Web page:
The national Save Your Food campaign was launched in Turkey by FAO and the Ministry of Agriculture and Forestry to raise public awareness and understanding of the issue and promote good practices to prevent and reduce food loss and waste. 

Funded by the Government of the Republic of Turkey, the project “Reduction of Food Loss and Waste in Central Asia” aims to assist Azerbaijan, Kazakhstan, Kyrgyzstan, Tajikistan, Turkey, Turkmenistan, and Uzbekistan in developing measures to reduce food loss and waste. In particular, the project will support the recipient countries to develop national strategic policy and action plans to reduce FLW; 
improve knowledge management and capacities; 
and raise awareness and understanding of food loss and waste among the actors.  

The law on tax deduction on charitable contributions came into force in Russia


On June 8, 2020, Federal Law on amendments to the Tax Code of the Russian Federation came into force. The law establishes income tax preferences for donations to public-benefit and non-profit organisations, as well as to those that have suffered from the COVID-19. The amendments to the Tax Code provide the incentives for legal entities to support charity organisations, including food banks.

Charitable contributions made by legal entities to non-profit organisations may be now attributed to the so-called non-operating costs – up to 1% of revenue, and thus qualify for tax relief.

“The companies that donate food and essential goods to us will be able to benefit from the tax amendments. What is important, this applies not only to product donations, but also to monetary contributions that are essential for continuous operations of non-profit organisations. However, while the amendments provide exemption from paying income tax, we believe that the abolition of VAT payment would further increase the volume of food and products donations, which is especially needed at the moment", commented Yulia Nazarova, Head of the Rus Food Fund.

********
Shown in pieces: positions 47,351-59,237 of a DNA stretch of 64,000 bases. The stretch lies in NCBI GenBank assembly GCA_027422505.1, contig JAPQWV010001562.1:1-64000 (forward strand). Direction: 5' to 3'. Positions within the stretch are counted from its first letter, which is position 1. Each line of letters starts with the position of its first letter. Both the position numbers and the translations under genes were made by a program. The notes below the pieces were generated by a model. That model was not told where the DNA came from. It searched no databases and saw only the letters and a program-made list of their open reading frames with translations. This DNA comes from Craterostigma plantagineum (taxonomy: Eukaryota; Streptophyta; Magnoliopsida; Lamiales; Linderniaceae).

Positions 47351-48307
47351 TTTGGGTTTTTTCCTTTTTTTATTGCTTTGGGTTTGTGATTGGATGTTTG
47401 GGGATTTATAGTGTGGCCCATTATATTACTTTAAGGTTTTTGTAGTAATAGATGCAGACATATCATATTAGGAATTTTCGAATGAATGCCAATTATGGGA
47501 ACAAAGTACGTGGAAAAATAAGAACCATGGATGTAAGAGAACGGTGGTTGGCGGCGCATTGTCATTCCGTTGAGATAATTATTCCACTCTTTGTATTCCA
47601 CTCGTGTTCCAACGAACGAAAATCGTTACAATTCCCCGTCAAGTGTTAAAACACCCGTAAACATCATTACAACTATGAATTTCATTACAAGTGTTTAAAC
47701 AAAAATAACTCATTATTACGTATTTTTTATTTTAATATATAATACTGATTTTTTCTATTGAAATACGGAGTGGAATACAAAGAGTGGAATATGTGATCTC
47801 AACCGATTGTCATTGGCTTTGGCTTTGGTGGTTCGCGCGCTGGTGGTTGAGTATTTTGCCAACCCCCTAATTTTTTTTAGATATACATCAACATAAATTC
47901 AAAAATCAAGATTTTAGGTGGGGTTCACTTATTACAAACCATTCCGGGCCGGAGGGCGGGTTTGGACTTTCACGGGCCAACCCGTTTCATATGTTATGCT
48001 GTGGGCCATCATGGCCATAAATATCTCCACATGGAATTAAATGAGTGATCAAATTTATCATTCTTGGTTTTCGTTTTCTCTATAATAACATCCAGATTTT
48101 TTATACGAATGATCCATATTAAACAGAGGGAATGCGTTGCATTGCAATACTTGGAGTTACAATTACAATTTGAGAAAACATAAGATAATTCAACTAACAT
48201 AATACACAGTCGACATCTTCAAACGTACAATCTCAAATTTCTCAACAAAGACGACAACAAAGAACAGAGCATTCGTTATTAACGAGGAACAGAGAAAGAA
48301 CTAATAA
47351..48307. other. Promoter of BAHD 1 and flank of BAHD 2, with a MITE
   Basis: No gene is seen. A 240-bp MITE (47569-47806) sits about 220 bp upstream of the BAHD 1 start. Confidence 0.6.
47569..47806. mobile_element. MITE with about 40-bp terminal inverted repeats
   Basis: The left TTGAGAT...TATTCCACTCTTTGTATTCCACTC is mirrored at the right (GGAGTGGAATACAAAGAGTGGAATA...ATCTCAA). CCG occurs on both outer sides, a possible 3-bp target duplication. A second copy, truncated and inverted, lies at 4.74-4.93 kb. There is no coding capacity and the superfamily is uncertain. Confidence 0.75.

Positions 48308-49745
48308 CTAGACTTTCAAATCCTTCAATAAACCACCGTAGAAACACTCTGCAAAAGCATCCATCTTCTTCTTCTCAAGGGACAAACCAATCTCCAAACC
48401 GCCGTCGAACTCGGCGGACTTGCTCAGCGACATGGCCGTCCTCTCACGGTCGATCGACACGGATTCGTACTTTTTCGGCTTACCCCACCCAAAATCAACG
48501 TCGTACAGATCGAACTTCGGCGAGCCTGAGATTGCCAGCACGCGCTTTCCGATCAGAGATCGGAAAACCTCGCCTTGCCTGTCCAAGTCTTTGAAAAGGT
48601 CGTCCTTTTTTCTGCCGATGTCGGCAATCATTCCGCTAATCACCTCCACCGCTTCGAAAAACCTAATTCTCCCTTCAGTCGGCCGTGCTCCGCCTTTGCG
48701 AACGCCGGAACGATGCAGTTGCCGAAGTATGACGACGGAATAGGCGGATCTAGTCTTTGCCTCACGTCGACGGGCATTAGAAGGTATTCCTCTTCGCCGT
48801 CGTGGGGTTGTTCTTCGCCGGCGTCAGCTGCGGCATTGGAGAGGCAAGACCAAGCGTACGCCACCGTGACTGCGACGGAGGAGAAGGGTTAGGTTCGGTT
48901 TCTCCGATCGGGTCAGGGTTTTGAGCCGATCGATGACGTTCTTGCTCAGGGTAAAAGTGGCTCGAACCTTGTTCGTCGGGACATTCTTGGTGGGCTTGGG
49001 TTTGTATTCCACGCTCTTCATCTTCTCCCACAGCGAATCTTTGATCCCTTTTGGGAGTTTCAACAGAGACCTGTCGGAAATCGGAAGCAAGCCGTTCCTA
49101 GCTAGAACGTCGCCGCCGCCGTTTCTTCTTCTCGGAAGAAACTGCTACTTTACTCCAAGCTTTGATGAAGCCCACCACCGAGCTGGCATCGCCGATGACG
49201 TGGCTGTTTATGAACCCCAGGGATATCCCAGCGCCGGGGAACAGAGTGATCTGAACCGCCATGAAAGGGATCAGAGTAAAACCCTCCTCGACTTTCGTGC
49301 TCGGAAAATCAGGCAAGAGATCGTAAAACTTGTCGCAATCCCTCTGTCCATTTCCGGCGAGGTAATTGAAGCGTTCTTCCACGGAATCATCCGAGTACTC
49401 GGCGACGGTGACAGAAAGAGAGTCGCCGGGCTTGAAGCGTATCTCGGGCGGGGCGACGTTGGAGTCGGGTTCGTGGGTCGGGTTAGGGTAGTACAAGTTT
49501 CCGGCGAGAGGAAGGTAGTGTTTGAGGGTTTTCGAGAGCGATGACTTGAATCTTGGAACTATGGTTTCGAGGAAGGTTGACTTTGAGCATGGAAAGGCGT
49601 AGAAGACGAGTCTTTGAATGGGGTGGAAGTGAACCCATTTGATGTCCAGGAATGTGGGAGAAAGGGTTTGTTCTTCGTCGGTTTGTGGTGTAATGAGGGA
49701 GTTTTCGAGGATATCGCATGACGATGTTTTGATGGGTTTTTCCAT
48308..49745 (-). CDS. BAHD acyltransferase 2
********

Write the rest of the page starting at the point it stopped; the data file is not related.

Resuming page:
In Russia, it was proposed to ban the disposal of food waste


The amendment of the corresponding government order is being considered. The relevant State Duma committee and the Accounts Chamber supported the initiative.

Russia generates 17 million tons of food waste annually, 94% of which is sent to landfills. According to the Federal Supervisory Natural Resources Management Service, their existing capacity will be exhausted in 3 - 5 years.

To this end, the State Duma proposed to ban food waste disposal in municipal solid waste landfills. It is expected that the new regulations would come into force on January 1, 2022, thus allowing the waste management industry to adapt and take measures.

The ban would not apply to mixed waste generated by the population, but concern legal entities only. More information (content in Russian).

FAO and the Ministry of Agriculture and Forestry of Turkey held a special session with the Union of the Municipalities of Turkey


08 July 2020, Ankara Turkey – FAO and the Ministry of Agriculture and Forestry of Turkey organised a special session today with the Union of the Municipalities of Turkey as the part of the joint SAVE YOUR FOOD campaign.

Launched in May, the Campaign released the National Strategy and Action Plan on the Prevention and Reduction of Food Loss and Waste in Turkey, developed in collaboration by FAO and the Ministry of Agriculture and Forestry of Turkey, while taking into consideration reviews and recommendations of over 100 related stakeholders, ranging from private sector to NGOs and academia to interest groups.